All the inputs to put the buildings in place require materials, so when the government is thinking about sorting out different sectors, they need to look at areas of, where your building materials are coming from to the developers. The interests that have been given to certain developers and certain contractors who are going into this area, what do we do effectively? because they will be affected. They will not be able to deliver on those promises if they get affected by any of those variables that have been affected because of the shutdown, lockdown, and the effect of having a situation where nobody can interact anymore.
So, I think the government should look at it. If you look at the stakeholder situation and real estate value chain, from acquisition to design construction, to all the areas that are connected, there must be a way government, from taxes to concession to levy, suspension to everything, the government need to look at it not directly giving money into somebody’s hands but the things that add into cost must be looked at.
Interviewer: I’m sure you’re following the inflation trajectory. We saw the April inflation 12.3% and of course, obviously a lot of people believe that inflation will continue to climb. How do you see that impacting the real estate sector?
Mr. Gbenga Ismail: Well, that has a direct impact, I just mentioned about the building materials, if the inflationary pressure goes into the building materials inputs side, of course, any product is the cost of housing it’s gonna go up. The landlord is directly affected, he’s gonna increase his rent because he has to go to the market area and purchase goods and would transfer it to his rent, rents might go up, so all of those things are interrelated.
Once, inflation index is going up and the way we do rent reviews is based on CPI’s and all of those, the retail price index, inflation index, all of those things are looked at. So, once that starts going up, it’s going to pull up all these like rents, and…
Interviewer: Alright, we’ll just have to be forward-looking, COVID-19 of course has come and it will go. So, what is the outlook for a sector in the short, you know to medium term is there a light at the end of a tunnel?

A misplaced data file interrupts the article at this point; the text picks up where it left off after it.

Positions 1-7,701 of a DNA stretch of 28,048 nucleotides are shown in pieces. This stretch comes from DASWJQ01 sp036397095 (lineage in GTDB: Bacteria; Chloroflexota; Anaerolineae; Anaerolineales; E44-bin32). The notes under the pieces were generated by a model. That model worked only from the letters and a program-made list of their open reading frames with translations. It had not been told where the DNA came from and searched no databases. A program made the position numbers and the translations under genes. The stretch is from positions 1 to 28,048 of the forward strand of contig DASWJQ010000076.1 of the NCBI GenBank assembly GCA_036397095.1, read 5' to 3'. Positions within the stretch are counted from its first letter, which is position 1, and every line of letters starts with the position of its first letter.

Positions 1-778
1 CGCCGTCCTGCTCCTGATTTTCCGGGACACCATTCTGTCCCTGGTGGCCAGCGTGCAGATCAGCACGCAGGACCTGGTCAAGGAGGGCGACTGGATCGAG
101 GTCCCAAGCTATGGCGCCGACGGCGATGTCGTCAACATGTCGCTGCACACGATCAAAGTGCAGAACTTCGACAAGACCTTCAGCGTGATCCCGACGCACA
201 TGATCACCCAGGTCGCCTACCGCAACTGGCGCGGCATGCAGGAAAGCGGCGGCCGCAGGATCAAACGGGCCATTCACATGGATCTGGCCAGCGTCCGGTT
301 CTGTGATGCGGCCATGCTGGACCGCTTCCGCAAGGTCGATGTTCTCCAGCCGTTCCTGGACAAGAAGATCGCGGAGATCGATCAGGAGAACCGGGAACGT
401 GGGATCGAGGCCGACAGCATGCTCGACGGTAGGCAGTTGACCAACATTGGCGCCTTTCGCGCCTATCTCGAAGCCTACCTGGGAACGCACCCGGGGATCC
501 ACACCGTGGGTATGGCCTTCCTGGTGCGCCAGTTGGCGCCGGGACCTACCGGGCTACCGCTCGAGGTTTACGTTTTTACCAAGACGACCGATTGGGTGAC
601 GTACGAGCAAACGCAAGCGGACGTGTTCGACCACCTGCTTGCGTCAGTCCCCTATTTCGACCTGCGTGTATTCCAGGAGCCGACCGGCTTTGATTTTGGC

Gbenga Ismail: Well, you know I’m always optimistic about real estate. I strongly believe real estate will always overcome every pressure thrown at it. If you remember, 2008 where the crisis in the global world, was real estate driven but it turned around in three to four years, and now it just a store of wealth for most people.
So, just like that, COVID it’s a temporary situation, it’s a health crisis but because of what I have now termed, which I borrowed the word CORONOMICS which effectively means that because of coronavirus we gonna have an economic impact in the short term, asset values may drop, so for any investor, this is the time probably to go in, when the prices are dipping in because when it comes out, it’s going to come out rapidly and effectively return the value that may have lost in that time, so nobody is in panic, nobody’s to run away and think, Oh! things are going crazy we cannot make a decision.
But, stay focused, invest in your real estate continuously, as you plan to do it and all would be well.
Interviewer: What if it’s a new entrant into this investment?
Mr. Gbenga Ismail: Oh! Go into the deep end, don’t go cash, keep enough cash that can take you day by day but invest in an asset that will give you value tomorrow.
Interviewer: I’m sure you have an association, how do you come together to actually drive the government to actually support this sector and of course encourage perhaps new people that would want to invest in this sector?
Mr. Gbenga Ismail: well, yes of course, through the LCCI which is one of the associations that’s strong in advocacy. The various stakeholder forums, stakeholder discussions, always identify the areas where the government should intervene, and we all know in terms of real estate in Nigeria where those issues are.
One of the major issues, in terms of regulatory issues: So it is the impacts on, first-time I come in to buy property even someone like me, you and every other person, we have to make sure that where we are going to invest in secure, alright? so those are areas with regulatory, statutory because of untitled, that’s one.
Finance: access to the mortgage, the real estate loans, areas whereby the government should assist to make sure that we have these funds available at the same time.
Interest rates: the interest rate is not a government issue, it’s a dynamic of supply and demand of available funds, so deepening the sector and making it more structured to effectively protect the funds of those who are providing such a long term and short-term funds.
Those are areas we keep speaking to the government to make sure that the enabling environment is created.
Interviewer: Alright, thank you very much for your time. Mr. Gbenga Ismail is a real estate practitioner and the Vice President, Lagos Chamber of Commerce, and Industry.